Adding another voice to an established trio is a risk. But as these extended performances from saxophonist Urs Leimgruber and pianist Jacques Demierre, both Swiss, and expatriate American bassist Barre Phillips indicate, the inclusion of German Thomas Lehn’s analogue synthesizer illuminates new tinctures in the improvisational picture the others perfected over nearly two decades. This ever-shifting continuum of electronic judders not only enhances this program, but also allows the creation of parallel duos. For the first time, low-pitched string bowing is matched with keyboard strums and cadenzas while altissimo reed sputters are backed by wave-form grinding. Throughout, partners are changed as in a decidedly un-square dance.
Individual set pieces for each remain though, as when Lehn’s vibrations alternate wood-flute-like gentleness and intensely vibrated doits, subtly seconded by pumping piano cadenzas; or when the jagged subsequent shape of Monkeybusiness 2, defined by Phillips’ low-pitched sweeps in the introduction, darkens and deepens to spiccato string pumps, buttressed by Leimgruber’s burbling split tones by the finale. Elsewhere, Demierre’s key dusting can swiftly turn to a crescendo of notes plus inner-piano string plucks alongside circular-breathed saxophone tones.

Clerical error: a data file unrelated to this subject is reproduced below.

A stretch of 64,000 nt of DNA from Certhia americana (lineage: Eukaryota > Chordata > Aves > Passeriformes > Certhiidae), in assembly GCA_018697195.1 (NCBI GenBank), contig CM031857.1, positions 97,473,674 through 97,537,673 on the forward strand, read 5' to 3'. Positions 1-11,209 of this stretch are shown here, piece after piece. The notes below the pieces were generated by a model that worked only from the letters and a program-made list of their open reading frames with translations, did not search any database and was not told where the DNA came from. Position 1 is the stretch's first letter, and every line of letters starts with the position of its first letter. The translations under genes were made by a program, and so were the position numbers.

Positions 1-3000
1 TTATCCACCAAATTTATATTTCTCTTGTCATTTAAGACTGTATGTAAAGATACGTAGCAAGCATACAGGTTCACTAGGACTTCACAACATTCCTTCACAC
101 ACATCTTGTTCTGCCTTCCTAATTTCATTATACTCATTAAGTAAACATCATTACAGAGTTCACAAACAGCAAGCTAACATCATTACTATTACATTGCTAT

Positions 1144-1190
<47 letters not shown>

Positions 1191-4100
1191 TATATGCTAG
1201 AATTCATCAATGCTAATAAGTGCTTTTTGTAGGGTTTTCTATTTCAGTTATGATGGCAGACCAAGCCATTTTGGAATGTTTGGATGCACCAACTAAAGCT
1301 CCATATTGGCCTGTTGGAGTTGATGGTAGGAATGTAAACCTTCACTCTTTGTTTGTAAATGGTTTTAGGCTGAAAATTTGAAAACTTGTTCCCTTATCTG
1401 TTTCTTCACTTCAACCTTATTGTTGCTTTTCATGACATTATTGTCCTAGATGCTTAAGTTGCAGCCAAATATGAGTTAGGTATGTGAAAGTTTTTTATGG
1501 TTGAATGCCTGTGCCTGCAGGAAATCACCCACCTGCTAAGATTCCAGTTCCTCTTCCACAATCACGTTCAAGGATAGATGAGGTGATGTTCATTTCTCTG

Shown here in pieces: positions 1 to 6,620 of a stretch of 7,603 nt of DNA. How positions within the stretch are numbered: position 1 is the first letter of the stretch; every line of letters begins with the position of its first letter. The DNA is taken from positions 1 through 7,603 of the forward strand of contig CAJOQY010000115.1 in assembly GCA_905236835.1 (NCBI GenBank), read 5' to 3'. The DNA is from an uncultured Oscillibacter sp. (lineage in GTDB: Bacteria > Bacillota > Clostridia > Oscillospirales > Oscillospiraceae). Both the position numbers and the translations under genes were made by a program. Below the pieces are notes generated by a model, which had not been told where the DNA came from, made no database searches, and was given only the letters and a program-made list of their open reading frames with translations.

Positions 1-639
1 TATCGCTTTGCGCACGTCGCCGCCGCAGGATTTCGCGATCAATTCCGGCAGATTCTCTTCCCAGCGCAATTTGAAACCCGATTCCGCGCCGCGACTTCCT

Cooperation and control are triumphantly obvious at the climax of Monkeybusiness 1, when a combination of reed multiphonics, wriggling electronics and pounding keys drive the track to peak excitement that then subtly relaxes into piano glissandi and delicate reed peeps. Willisau proves that if an auxiliary musical voice is properly attached it elevates the results.